“Customs broker” means a person who is licensed under 19 CFR Part 111 to transact customs business on behalf of others.

“Customs business” means those activities involving transactions with CBP concerning the entry and admissibility of merchandise, its classification and valuation, the payment of duties, taxes, or other charges assessed or collected by CBP on merchandise by reason of its importation, and the refund, rebate, or drawback of those duties, taxes, or other charges. “Customs business” also includes the preparation, and activities relating to the preparation, of documents in any format and the electronic transmission of documents and parts of documents intended to be filed with CBP in furtherance of any other customs business activity, whether or not signed or filed by the preparer. However, “customs business” does not include the mere electronic transmission of data received for transmission to CBP and does not include a corporate compliance activity.

Each person granted a broker’s license will be concurrently issued a permit for the district in which the port through which the license was delivered to the licensee is located, if it is shown to the satisfaction of the port director that the person intends to transact customs business within that district and the person otherwise complies with the requirements. With some exceptions, a licensed broker will be required to obtain a separate permit for any other district in which the broker conducts customs business.

Customs business is usually done through business entities. In order to qualify for a broker’s license, a partnership must have at least one member of the partnership who is a broker. In order to qualify for a broker’s license, an association or corporation must be empowered under its articles of association or articles of incorporation to transact customs business as a broker; and have at least one officer who is a broker.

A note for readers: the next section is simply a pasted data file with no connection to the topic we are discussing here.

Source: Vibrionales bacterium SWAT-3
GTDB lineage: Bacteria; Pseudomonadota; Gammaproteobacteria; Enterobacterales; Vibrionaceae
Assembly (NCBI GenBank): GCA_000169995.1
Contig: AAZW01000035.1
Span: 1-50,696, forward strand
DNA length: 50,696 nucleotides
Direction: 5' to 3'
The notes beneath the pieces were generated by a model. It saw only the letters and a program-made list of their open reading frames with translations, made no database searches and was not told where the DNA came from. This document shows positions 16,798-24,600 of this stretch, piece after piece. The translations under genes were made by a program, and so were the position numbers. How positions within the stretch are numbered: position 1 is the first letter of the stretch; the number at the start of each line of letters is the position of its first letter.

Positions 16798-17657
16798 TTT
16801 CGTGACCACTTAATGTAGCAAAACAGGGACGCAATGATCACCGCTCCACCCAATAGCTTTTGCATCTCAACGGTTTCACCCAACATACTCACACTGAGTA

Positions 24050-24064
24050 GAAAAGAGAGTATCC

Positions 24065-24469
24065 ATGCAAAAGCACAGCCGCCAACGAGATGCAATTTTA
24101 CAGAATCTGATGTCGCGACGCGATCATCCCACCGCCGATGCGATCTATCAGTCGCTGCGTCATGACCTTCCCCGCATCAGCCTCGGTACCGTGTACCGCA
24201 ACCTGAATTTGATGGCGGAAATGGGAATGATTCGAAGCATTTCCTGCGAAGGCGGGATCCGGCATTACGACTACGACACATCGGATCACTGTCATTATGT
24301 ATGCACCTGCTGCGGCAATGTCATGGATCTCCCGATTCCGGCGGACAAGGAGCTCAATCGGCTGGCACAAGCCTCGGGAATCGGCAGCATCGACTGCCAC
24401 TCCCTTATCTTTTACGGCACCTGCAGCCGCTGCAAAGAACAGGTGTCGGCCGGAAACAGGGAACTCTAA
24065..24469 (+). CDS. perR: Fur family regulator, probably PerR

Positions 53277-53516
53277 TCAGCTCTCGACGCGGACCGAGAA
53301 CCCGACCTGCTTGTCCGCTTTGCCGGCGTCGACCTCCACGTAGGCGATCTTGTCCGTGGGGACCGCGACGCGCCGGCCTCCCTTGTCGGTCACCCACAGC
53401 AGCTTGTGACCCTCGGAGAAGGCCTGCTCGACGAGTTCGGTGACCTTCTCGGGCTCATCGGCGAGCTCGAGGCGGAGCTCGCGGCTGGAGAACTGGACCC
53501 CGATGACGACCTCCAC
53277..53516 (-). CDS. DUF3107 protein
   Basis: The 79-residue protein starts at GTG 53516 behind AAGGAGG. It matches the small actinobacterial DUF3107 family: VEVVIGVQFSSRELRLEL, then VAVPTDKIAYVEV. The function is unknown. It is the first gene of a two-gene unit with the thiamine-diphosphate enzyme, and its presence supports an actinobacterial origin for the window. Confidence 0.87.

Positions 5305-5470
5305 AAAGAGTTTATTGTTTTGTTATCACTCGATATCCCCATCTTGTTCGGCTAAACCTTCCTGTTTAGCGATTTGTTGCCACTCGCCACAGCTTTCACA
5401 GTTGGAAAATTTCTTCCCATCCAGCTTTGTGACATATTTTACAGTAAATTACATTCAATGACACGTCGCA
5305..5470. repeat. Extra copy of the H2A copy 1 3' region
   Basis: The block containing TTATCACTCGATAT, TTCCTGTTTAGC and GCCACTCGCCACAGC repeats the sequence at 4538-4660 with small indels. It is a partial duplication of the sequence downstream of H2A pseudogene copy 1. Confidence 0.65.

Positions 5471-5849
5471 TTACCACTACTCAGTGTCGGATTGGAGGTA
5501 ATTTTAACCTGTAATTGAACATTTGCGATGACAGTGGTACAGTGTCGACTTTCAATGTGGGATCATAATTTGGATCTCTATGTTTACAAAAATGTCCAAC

The failure of a customs broker that is licensed as a corporation, association, or partnership to have, for any continuous period of 120 days, at least one officer of the corporation or association, or at least one member of the partnership, validly licensed shall result in the revocation by operation of law of its license.

Before transacting Customs business in the name of his principal, a customhouse broker is required to obtain a valid power of attorney to do so. He is not required to file the power of attorney with CBP. Customhouse brokers shall retain powers of attorney with their books and papers, and make them available to representatives of the Department of the Treasury.

A power of attorney may be executed for the transaction by an agent or attorney of a specified part or all the Customs business of the principal. Powers of attorney issued by a partnership shall be limited to a period not to exceed 2 years from the date of execution. All other powers of attorney may be granted for an unlimited period. A power of attorney executed in favor of a licensed customhouse broker may specify that the power of attorney is granted to the broker to act through any of its licensed officers or authorized employees.